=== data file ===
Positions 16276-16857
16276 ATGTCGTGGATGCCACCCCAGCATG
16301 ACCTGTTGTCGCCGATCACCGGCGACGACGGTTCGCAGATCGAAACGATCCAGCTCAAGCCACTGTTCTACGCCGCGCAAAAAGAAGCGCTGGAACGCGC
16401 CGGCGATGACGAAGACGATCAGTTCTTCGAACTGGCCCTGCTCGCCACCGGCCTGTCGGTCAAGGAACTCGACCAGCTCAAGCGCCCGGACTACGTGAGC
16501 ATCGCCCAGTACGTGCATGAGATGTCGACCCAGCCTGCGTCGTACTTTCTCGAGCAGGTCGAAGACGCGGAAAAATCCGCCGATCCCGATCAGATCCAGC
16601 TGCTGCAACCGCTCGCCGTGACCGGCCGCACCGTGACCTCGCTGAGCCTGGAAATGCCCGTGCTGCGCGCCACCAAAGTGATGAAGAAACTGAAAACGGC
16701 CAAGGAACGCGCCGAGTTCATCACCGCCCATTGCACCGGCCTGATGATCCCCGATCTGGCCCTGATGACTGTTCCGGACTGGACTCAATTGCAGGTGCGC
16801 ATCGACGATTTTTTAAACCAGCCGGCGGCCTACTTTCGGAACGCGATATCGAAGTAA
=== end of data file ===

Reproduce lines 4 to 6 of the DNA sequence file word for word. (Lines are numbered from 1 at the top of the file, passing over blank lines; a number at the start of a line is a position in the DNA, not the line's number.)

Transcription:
16401 CGGCGATGACGAAGACGATCAGTTCTTCGAACTGGCCCTGCTCGCCACCGGCCTGTCGGTCAAGGAACTCGACCAGCTCAAGCGCCCGGACTACGTGAGC
16501 ATCGCCCAGTACGTGCATGAGATGTCGACCCAGCCTGCGTCGTACTTTCTCGAGCAGGTCGAAGACGCGGAAAAATCCGCCGATCCCGATCAGATCCAGC
16601 TGCTGCAACCGCTCGCCGTGACCGGCCGCACCGTGACCTCGCTGAGCCTGGAAATGCCCGTGCTGCGCGCCACCAAAGTGATGAAGAAACTGAAAACGGC